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Erase Palmeiro’s Stats?

Frank Robinson said in an interview yesterday that all of Rafael Palmeiro’s stats should be erased because he failed a drug test. This is absurd. So, let’s see, MLB is going to have to go back through every single game that Palmeiro played and remove him from the boxscore. Then they have to determine if any hits, RBI’s or even “productive outs” had an effect on the games. Then I guess if any of his at-bats resulted in the winning or eventual winning run then they have to go back and replay the games (they could use APBA since some guys may be dead) or they could just award wins to the other team. And then based on that the standings will have to be revised and of course the post seasons will have to be replayed and I guess Mitch Williams’ stats will have to be altered as well because you can’t trade somebody that doesn’t exist (you can only trade for somebody that doesn’t exist. See Cubs-Cardinals trade of Lou Brock and Ernie Brogglio). Then perhaps we can give the Phillies the World Series in ’93 because they’d have probably played the Rangers that year since Williams would have saved 70 games for them and instead of Joe Carter hitting a series ending homer of off the ‘Wild Thing’ it would have been Lenny Dykstra. But wait, I think Lenny would have failed a steroid test so he’d have to be erased as well so the Rangers win in ’93 over the Giants because they’d have won 2 more games over the Phillies that season to beat the Braves by a game. Nope, that won’t work either because Barry Bonds was on the Giants and we have to erase him too because of his flaxseed oil and arthritis cream possibly being tainted. Holy cow, where does it end?

What I don’t understand is how come everybody is so bent on calling the Palmeiro’s of the game “cheaters”? I know the definition of cheating can be applied but what baseball rule or policy did they violate? Especially if the majority of players were doing it? If anybody doubts that steroid users were in the minority in baseball up until a year or two ago then I think you’ve got your head in the sand. Why doesn’t anybody get upset about Gaylord Perry? I mean this guys ADMITTED to cheating and he’s proud of it! And he’s in the Hall of Fame! What’s wrong with that picture? Also, I hope I don’t hear Fergie Jenkins, Paul Molitor or Orlando Cepeda chirping about banning steroid users from the Hall. They all have drug histories. Do we toss them? Nobody seems to think we need to toss out stats from the late ’80s when baseball juiced the balls.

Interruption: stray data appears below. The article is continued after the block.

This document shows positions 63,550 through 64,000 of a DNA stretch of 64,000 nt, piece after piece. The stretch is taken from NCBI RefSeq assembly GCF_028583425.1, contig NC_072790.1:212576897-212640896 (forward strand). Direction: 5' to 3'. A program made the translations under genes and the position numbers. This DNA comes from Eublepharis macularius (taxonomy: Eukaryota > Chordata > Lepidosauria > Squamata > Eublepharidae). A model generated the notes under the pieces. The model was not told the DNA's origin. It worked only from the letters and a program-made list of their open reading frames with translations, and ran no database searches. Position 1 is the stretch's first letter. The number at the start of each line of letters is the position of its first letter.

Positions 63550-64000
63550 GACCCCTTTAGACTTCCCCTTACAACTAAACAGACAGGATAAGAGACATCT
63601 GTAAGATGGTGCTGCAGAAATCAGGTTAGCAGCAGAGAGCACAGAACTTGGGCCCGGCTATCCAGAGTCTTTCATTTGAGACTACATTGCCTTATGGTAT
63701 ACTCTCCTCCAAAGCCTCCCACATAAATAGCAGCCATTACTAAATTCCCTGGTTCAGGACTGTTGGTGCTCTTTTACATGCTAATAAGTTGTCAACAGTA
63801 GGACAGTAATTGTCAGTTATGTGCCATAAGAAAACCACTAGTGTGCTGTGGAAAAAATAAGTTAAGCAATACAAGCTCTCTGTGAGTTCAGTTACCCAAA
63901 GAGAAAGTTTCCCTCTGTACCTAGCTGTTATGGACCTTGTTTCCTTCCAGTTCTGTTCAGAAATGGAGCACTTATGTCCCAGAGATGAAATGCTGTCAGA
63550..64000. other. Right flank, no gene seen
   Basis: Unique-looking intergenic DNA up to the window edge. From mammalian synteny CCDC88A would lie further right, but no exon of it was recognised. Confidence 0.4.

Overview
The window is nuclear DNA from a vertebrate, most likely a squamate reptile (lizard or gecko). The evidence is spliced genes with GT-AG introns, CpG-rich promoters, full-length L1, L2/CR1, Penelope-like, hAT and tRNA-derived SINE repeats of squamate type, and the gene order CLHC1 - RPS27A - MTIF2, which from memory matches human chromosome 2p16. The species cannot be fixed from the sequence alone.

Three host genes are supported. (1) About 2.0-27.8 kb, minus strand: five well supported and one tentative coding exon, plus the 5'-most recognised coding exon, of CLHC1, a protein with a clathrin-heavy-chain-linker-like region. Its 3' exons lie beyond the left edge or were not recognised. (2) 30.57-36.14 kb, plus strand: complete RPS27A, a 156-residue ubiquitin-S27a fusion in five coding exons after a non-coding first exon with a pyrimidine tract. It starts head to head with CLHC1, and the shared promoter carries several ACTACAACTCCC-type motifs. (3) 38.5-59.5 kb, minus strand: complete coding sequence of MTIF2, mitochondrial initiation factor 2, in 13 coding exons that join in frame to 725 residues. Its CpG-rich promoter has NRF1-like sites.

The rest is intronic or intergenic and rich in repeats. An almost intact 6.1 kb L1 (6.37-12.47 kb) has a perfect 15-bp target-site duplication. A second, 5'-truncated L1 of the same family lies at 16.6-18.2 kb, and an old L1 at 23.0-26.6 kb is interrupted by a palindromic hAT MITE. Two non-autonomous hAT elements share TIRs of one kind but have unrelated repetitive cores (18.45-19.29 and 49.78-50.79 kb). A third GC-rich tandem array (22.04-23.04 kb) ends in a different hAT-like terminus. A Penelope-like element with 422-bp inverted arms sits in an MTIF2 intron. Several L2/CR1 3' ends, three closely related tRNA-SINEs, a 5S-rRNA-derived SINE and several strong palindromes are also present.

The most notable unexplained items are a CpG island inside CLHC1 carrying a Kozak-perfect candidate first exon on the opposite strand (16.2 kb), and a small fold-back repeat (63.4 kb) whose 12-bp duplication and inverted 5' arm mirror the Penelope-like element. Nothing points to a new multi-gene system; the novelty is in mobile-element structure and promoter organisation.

I think we need to just step back, relax and let the new policy work. It seems to be doing the trick. I agree that the penalties need to be increased and it looks like they will. It’s just another era in baseball that hopefully has passed.

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8/6 Linescore of the Day – David Dellucci

David Dellucci, Texas Rangers

5 AB, 1 R, 3 H, 4 RBI, 1HR

David Dellucci hit his 19th homer of the season last night in leading Texas over the hapless Orioles. Dellucci is having his best all around season. His OPS is over .900 this year. He’s finally been given a chance to play regularly and he’s made the most of the chance.

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8/5 Linescore of the Day – Olmedo Saenz

Olmedo Saenz, Los Angeles Dodgers

5 ab, 1 r, 3 h, 6 rbi, 1 double, 1 HR

The Pirates’ pitching proved to be the cure for yet another poor offensive team last night as the Dodgers lead by Saenz pounded the Buccos. Saenz came into the game in a 1 for 11 slump and broke out of it in a big way. Olmedo’s performance overshadowed the first career homer for Pirates rookie Brad “Big Country” Eldred.

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8/4 Linescore of the Day – John Patterson

John Patterson, Washington Nationals

9 IP, 4 H, 0 R, 0 ER, 0 BB, 13 K’s (Win)

John Patterson continued to impress Thursday. After struggling for most of the previous 3 seasons the lanky 27 year old Texan seems to have found his stride this season in DC.